With farm-to-table foods, markets and restaurants popping up everywhere, it’s no surprise more than three-quarters of moms are actively looking for locally sourced options when grocery shopping for themselves and their families, according to a new survey from the National Milk Life Campaign.1 As one of the original farm-to-table foods, milk often originates from dairy farms about 300 miles away from your grocery store2, and typically arrives in just 48 hours, on average, from many family-owned and operated dairy farms. Yet 77 percent of moms surveyed didn’t realize how far their milk typically travels from farm to glass.
Moms may also have misconceptions about what happens after milk leaves the farm, including what is added to the farm-fresh beverage before it goes to consumers. More than one-third incorrectly believe preservatives are added to milk, and nearly 18 percent think sugar is added. In reality, milk is remarkably simple and contains just three ingredients – milk, vitamin A and vitamin D – and no added sugar. Another third of moms didn’t know that pasteurization is the process that kills bacteria – extending milk’s shelf life and keeping it fresher for longer, ensuring it’s safe to drink.
To view the multimedia release go to:
An international survey conducted by GSK and released for World Meningitis Day shows gaps in the knowledge parents feel they have about meningococcal disease and its potential consequences. Almost 7 in 10 parents said they don’t know enough about the different strains of meningococcal disease and the potential damage they can cause. On average, more than half of parents were either unsure or unaware that there are different types of bacteria that cause the disease.
The survey of 5,000 parents in Brazil, Canada, Germany, Italy and Portugal also shows that out of a list of 14 vaccine-preventable diseases, meningococcal disease is considered by many parents to pose a top three health risk to their children. Fifty-seven percent listed meningococcal disease among the top three health conditions they considered of greatest risk to children followed by Hepatitis B at 34 percent, pneumococcal disease at 27 percent, polio at 25 percent, tetanus at 20 percent and pertussis at 17 percent.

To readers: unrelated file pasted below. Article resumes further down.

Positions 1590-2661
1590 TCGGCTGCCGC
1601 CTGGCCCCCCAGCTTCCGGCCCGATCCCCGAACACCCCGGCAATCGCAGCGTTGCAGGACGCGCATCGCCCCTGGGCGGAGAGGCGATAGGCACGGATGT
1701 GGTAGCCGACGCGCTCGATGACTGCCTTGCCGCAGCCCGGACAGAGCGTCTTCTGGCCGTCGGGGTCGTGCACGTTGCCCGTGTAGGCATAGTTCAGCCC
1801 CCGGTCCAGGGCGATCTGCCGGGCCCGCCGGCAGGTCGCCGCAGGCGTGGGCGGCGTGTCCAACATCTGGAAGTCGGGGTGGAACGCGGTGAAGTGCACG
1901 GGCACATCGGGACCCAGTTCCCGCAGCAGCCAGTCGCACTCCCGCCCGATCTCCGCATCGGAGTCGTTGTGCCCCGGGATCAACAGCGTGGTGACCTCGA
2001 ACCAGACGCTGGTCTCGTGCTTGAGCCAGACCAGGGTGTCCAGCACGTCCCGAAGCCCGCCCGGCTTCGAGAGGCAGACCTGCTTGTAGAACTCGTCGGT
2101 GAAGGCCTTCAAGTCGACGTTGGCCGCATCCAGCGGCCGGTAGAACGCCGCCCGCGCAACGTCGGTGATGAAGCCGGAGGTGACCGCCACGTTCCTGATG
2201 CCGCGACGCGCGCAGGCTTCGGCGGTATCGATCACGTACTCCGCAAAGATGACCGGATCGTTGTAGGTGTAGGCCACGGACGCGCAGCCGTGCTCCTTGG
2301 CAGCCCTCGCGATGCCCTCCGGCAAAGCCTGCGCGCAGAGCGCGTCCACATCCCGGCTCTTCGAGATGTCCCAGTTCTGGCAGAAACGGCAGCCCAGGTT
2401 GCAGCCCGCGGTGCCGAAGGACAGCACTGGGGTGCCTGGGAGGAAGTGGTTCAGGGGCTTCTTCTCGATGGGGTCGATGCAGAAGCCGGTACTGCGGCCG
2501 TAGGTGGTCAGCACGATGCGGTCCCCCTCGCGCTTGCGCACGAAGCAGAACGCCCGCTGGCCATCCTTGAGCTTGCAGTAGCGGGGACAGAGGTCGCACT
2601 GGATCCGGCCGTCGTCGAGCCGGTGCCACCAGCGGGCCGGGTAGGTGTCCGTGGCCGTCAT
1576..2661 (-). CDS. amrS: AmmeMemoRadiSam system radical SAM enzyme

A sudden, potentially life-threatening illness, meningococcal disease kills on average one person every eight minutes worldwide. It typically manifests as bacterial meningitis – an infection of the membrane around the brain and spine; or bacteraemia – a bloodstream infection. The disease progresses rapidly and it can lead to death within 24-48 hours of the first symptoms; globally up to 1 in 10 of those infected may die and in the US about 10-15 percent of people will die.
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Summer has arrived – and now is the perfect time to enjoy fresh fruits and vegetables from the farm stand, supermarket, or even your own garden! The U.S. Food and Drug Administration reminds you that safe handling of produce and fresh-squeezed juice is especially important during the summer months, because foodborne bacteria multiply faster in warm weather and fresh fruits and vegetables are often consumed raw.
To view the Multimedia News Release, go to http://www.multivu.com/players/English/7231952-fda-produce-safety/
Strategic Partners, Inc., the leader in the manufacturing and marketing of medical apparel, lab wear, footwear and accessories, today announced the launch of its next generation of medical apparel: scrubs, lab wear and accessories protected with CERTAINTY™ antimicrobial technology.
On a daily basis, many healthcare professionals are exposed to unwanted bacteria on their clothing. CERTAINTY antimicrobial technology can provide more fabric protection than traditional scrubs, giving healthcare professionals the freedom to perform their duties in comfortable, fashion-inspired clothing.
To view the Multimedia News Release, go to http://www.multivu.com/players/English/7458151-strategic-partners-certainty/
Wiping up finger paint and tackling juice spills is a routine every parent has down pat. Yet they may find themselves playing hide-and-seek with the invisible things little hands leave behind—like bacteria and viruses. Germs stick to all types of surfaces, and kids spread them to more places than you can imagine.
To track down where germs linger, The Clorox Company and global public health organization NSF International conducted a study in homes of families with young children. Researchers analyzed 100 samples from five commonly-touched surfaces, and found bacteria or viruses on all five of the surfaces tested, from the kitchen to the common area to the bathroom, with the bathroom sink being one of the surfaces with the most germs. In fact, the study results found that four times as many households had bathroom sinks that were germier than kitchen countertops.